Don’t Skip This Important Step When Blanching Your Vegetables
Blanching vegetables — the process of boiling them in hot water to quickly cook them — is “probably the simplest cooking technique there is,” according to Harold McGee. The science-based cooking expert and author of the classic and essential On Food and Cooking: The Science and Lore of the Kitchen, as well as the recent Nose Dive: A Field Guide to the World’s Smells, shared his tips on expertly boiling vegetables in a decade-old video that stands the test of time. One tip from this video stands out as a tip that doesn’t get mentioned commonly in recipes or discussions of the technique.
He lists a few of the basics to blanching — cooking the vegetables as quickly as possible by using a large pot, using plenty of salt, putting the lid on the pot just a bit ajar. But when he pulls them out of the water, he gives the surprising key tip.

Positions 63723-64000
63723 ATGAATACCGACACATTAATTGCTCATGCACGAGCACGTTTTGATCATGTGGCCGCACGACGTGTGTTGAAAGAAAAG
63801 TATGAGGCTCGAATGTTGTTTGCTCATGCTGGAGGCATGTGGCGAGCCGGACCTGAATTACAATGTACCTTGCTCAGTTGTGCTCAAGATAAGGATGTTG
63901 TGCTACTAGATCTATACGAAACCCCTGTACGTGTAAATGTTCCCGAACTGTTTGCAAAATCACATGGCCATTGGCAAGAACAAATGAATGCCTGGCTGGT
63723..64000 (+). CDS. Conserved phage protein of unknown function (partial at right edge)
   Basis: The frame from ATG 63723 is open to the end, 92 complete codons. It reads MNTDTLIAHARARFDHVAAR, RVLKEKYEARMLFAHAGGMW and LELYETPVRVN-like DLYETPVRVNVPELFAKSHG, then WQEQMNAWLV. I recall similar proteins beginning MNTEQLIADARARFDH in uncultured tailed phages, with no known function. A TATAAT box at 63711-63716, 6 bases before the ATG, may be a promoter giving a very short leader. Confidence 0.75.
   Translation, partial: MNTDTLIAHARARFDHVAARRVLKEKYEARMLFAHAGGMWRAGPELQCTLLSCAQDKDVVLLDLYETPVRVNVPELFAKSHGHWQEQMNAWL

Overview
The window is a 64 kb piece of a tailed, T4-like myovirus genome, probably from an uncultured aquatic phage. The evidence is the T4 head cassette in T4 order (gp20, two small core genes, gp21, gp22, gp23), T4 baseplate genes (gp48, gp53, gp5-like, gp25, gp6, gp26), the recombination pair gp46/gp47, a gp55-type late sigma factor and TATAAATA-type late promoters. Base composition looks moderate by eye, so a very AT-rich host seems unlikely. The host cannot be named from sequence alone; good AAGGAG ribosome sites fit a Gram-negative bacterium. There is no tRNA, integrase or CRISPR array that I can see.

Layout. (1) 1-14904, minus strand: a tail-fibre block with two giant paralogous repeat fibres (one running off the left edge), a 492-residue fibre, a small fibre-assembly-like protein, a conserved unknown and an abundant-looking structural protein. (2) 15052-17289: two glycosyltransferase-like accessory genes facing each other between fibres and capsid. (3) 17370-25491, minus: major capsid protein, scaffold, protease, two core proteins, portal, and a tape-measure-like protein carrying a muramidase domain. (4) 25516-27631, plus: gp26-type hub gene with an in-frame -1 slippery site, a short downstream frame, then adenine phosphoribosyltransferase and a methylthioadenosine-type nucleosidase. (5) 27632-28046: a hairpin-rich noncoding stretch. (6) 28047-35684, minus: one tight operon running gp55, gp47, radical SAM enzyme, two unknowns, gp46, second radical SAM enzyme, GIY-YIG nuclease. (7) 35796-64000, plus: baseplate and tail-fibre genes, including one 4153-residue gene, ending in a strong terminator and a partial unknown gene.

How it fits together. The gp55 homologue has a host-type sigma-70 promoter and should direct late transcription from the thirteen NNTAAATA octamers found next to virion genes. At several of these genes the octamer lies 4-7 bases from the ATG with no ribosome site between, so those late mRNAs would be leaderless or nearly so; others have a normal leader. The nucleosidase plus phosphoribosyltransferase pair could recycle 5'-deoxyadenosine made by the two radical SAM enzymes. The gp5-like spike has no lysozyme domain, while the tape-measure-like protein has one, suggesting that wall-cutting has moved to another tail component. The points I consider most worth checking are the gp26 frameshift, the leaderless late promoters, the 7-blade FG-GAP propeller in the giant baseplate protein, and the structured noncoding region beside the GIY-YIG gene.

When you pull the vegetables out of the pot, they will be steaming, obviously. “Steaming means that they are losing moisture,” McGee explains. “You can prevent that moisture loss simply by coating them with something that’s waterproof.” Turns out, you probably have something pretty close at hand that fits the bill: a little bit of oil or butter. It keeps vegetables like green beans — which he demonstrates with — from wrinkling (hot tip, aspiring food Instagrammers!), and it keeps the moisture “and the goodness” inside the beans.
Depending on how you plan to use them, you can alter the type of oil — a light coating of sesame oil is all those green beans need before you eat them over rice, or before using them in a salade Niçoise. For some vegetables, you blanch them before roasting, and this technique gets you one step ahead of the game.